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Sermons on Job, by John Calvin. Edinburgh: The Banner of Truth Trust, 1993. 751 pp. $49.95 (hardcover). Calvin’s Old Testament Commentaries: Daniel I (Chapters 1-6) by John Calvin. Grand Rapids: William B. Eerdmans Publishing Company and Carlisle, Cumbria: The Paternoster Press, 1993. 300 pp. $24.99 (paper). Calvin’s Old Testament Commentaries, by T. H. L. Parker. Louisville, Kentucky: Westminster/ John Knox Press, 1993. 239 pp. $16.99 (paper). Calvin’s New Testament Commentaries, by T. H. L. Parker. Louisville, Kentucky: Westminster/ John Knox Press, 1993. 257 pp. $16.99 (paper). [Reviewed by the Editor.] Several important, profitable books by and about John Calvin have recently been published. The...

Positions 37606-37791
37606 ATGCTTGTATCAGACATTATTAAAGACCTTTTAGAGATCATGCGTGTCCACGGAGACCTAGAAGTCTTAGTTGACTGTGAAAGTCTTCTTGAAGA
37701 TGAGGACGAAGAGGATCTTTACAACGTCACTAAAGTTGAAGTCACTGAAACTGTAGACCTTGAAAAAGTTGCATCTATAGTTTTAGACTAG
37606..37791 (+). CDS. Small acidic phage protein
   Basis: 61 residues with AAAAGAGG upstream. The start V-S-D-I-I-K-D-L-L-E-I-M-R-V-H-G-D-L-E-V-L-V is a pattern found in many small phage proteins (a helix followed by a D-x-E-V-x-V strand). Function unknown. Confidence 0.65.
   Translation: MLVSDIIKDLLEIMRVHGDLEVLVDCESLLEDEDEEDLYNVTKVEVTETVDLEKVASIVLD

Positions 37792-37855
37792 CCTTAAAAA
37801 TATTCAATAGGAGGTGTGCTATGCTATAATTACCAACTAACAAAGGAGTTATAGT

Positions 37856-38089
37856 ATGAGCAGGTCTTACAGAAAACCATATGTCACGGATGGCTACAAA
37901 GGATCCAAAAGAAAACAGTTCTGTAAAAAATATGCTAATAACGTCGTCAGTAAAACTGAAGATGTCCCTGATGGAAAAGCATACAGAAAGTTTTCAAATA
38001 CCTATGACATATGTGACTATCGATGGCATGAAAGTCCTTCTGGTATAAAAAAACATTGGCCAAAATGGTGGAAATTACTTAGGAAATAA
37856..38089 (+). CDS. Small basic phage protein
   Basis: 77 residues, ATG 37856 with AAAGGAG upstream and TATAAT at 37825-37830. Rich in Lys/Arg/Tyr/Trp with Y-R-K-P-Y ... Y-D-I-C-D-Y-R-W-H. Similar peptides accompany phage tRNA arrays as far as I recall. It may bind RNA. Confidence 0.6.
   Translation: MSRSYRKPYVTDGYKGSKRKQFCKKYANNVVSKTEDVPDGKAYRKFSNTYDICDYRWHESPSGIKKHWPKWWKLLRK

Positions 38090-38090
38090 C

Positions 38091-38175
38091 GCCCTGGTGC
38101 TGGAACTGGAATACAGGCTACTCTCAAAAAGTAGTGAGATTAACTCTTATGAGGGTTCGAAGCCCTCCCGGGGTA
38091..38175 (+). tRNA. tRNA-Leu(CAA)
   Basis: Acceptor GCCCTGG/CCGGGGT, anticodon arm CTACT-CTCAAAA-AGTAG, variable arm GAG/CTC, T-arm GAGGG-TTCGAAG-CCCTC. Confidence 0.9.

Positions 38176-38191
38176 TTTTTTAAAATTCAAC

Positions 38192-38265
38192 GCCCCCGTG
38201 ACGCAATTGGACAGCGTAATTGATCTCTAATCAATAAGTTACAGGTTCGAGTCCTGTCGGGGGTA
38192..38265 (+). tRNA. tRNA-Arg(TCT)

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THE INSPIRATION AND AUTHORITY OF SCRIPTURE, by Rene Pache, Moody Press, 1987. 349 pages, paper. (Reviewed by Prof. H. Hanko.) Since this book first appeared in the English in 1969, it has gone through twelve different printings, abundant proof of its popularity and worth. The book was translated from the French. The author taught in Lausanne University and was active for many years in the evangelical movement in France. The book deals with all aspects of the inspiration and authority of Scripture: revelation, inspiration, plenary and verbal inspiration, inerrancy and infallibility, apparent contradictions in Scripture, the canon of Scripture, transmission...